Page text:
Blog category: Web development

DHCP implementation in... PHP

December 12, 2016 by Paulina Budzoń

PHP is not usually used to implement network services - and generally for good reasons. Not because it can’t be done, but rather because it’s not what it was meant to be used for. Although, if you think that PHP simply can’t be used for anything other than serving your blog, think again. Because my DHCP implementation in PHP seems to work quite well!

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Best two-factor authentication (2FA) for Wordpress

November 25, 2016 by Paulina Budzoń

When securing your Wordpress installation, there’s an abundance of tasks to be performed. One of them, and a very important one, is enabling two-factor authentication for all users. Most popular way of doing that is by using a plugin that works with smartphone apps, like Google Authenticator - but from what I saw those are either quite poor or require a payment to use for more than one user. Recently, a new player has come to the scene, and they’re making quite a stir.

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Protecting against PHP shells

November 7, 2016 by Paweł Biernacki

The less known feature of PHP is the option to disable certain functions and classes. It may help securing your application and web server by blocking rarely used, from the perspective of pure web experience, functions.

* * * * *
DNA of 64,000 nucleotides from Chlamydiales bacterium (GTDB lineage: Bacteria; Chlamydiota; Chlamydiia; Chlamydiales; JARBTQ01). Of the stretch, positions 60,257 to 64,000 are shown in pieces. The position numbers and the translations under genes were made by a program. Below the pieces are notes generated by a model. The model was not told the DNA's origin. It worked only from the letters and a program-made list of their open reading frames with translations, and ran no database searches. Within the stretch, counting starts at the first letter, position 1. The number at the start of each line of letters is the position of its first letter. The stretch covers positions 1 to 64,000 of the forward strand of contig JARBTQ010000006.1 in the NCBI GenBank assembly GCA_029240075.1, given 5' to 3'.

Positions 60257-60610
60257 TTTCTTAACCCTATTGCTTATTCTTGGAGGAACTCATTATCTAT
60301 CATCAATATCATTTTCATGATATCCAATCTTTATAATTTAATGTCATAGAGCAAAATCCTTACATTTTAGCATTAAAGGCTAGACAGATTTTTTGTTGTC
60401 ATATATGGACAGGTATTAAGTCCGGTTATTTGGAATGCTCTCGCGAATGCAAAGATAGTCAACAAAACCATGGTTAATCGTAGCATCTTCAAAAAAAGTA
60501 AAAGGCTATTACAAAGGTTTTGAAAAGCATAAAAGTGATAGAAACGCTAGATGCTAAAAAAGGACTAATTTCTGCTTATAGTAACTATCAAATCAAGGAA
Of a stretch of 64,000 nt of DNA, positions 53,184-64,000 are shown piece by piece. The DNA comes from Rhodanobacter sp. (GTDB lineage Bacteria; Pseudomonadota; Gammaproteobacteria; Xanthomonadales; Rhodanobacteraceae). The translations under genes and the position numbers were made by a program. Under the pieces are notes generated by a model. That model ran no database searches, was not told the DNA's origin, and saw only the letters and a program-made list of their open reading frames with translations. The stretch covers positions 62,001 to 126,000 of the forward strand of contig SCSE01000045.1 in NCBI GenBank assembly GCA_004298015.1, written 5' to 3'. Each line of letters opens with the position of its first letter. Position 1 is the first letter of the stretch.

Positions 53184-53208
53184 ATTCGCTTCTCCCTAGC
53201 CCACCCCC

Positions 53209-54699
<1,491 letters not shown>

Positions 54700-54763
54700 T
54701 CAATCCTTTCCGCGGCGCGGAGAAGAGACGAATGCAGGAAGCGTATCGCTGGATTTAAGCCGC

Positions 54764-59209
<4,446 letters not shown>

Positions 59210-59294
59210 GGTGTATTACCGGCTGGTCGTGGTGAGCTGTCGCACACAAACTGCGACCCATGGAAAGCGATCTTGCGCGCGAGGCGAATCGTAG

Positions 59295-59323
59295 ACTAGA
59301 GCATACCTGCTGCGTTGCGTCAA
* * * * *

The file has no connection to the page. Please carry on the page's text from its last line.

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How to deploy Wordpress in AWS

November 4, 2016 by Paulina Budzoń

I’m not talking about launching an EC2 instance, uploading the zip with WordPress and going through the installer. I’m talking about immutable infrastructure, scalable, self-healing setup of WordPress within AWS.

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Hi Fitbit, congrats on learning how to use CSRF tokens (almost)!

October 28, 2016 by Paulina Budzoń

I got my first Fitbit tracker a couple of years ago and I’ve been a loyal Fitbit user since - I’m currently on my 3rd tracker and my family has them too. Very quickly I became interested in getting a bit more information out of my data, charting it across other health data I have available - so I went on to Fitbit’s website, as I was quite sure they must have an API, right? Yes, they do. And yes, I can use it for free. Because, as Fitibit says, “your data is yours”. Awesome. And then it turned out it’s not as much “my data” as “my totals”. Fitbit’s public API could only give me aggregated data for each day, total number of steps each day, averages, etc. I wanted to get a count of my steps for each 5-minute period, the same as I can see on Fitbit’s dashboard when I log in. It turned out that was not possible, unless I had a commercial application, submit a request to Fitbit, and they decide it’s worth it. Boo. (Please refer to the bottom of this post for a note of the state of the API today)

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